British Association for the Advancement of Science: Pigs may become donors for human lung transplants
Steve Connor is the Science Editor of The Independent. He has won many awards for his journalism, including five-times winner of the prestigious British science writers’ award; the David Perlman Award of the American Geophysical Union; twice commended as specialist journalist of the year in the UK Press Awards; UK health journalist of the year and a special merit award of the European School of Oncology for his investigative journalism. He has a degree in zoology from the University of Oxford and has a special interest in genetics and medical science, human evolution and origins, climate change and the environment.
Saturday 29 August 1992
Pigs and other animals that are genetically engineered to produce organs which will not be rejected by human patients are a real possibility in the near future, according to Paul Corris, a respiratory consultant, at the Freeman Hospital in Newcastle upon Tyne.
The lungs of a transgenic pig, which has had its genes manipulated to produce human proteins on the surface of its lung, could soon be used in clinical trials, he said, adding that the technology would be available within a decade.
American surgeons have already used monkey hearts as short-term transplants, but Dr Corris believes it will be ethically more acceptable to use a domestic animal, such as a pig, which although not as related to man can be 'humanised' to prevent tissue rejection. 'Pigs are a compromise in terms of being closely enough related to man to make it possible in terms of size. At the same time society is used to eating pigs.'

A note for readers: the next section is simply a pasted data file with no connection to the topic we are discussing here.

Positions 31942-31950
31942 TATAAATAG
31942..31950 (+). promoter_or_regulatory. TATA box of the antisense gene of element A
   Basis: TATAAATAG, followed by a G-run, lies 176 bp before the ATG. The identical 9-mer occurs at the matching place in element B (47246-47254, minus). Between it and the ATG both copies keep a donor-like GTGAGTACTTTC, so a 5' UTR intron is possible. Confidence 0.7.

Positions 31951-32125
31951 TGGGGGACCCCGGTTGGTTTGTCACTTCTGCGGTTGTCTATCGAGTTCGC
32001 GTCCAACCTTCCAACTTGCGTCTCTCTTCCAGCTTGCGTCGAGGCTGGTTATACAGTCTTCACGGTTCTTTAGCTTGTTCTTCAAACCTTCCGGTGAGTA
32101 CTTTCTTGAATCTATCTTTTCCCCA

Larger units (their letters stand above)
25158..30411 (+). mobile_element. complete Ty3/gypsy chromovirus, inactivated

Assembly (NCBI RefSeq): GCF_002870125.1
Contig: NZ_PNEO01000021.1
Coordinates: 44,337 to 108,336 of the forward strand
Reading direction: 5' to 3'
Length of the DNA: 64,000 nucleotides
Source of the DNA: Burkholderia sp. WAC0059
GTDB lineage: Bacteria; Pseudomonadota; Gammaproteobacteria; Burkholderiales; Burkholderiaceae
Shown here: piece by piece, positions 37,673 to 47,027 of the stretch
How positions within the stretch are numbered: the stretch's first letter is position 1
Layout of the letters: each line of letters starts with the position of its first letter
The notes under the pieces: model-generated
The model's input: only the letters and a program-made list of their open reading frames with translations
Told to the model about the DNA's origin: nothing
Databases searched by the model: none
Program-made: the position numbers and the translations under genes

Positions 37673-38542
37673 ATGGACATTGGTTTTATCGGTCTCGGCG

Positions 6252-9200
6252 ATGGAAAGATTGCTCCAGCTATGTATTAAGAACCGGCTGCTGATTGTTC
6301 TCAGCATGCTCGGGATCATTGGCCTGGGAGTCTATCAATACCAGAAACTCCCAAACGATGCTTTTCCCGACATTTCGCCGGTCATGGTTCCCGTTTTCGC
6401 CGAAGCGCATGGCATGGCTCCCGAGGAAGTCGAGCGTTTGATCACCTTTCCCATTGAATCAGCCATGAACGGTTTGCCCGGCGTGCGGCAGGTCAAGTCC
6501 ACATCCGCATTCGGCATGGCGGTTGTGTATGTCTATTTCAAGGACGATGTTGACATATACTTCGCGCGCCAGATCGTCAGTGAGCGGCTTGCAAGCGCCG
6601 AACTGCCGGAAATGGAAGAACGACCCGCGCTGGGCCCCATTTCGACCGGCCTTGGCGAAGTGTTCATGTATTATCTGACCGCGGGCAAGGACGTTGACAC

Dr Corris said work was already under way in smaller animals to perfect the techniques that are necessary to make a pig's lung acceptable for transplantation. 'All the cells (of a transplanted organ) have little markers on them that the recipient's immune system can recognise as foreign,' he said.
The genetic engineers aim to change these markers and make them more human. 'You're actually kidding the human immune system that you're putting in something that is 'like' rather than something that is 'different'.'
In Britain there are between 120 and 150 heart-lung transplants and single lung transplants each year. There are about 250 patients on waiting lists due to the shortage of suitable lungs. 'The lung is more vulnerable to trauma and infection than other organs used in transplantation,' Dr Corris said. They can only be stored for about six hours after the death of a donor.
In addition to genetically engineering pigs to provide more lungs for transplants, scientists are trying to develop new drugs that will make tissue rejection of transplanted organs less likely.
Baroness Thatcher, the former Prime Minister, and Lord Armstrong of Ilminster, a former Cabinet Secretary, were criticised at the meeting for acting as advisers to the tobacco industry. Lord Armstrong has been recruited to the board of British American Tobacco and Baroness Thatcher has been associated with Philip Morris Inc, the company that makes Marlboro cigarettes.
Professor John Moxham, a respiratory researcher at King's College School of Medicine in London, said it was 'appalling' that the industry was recruiting people with 'influence and knowledge' to help market a lethal product.
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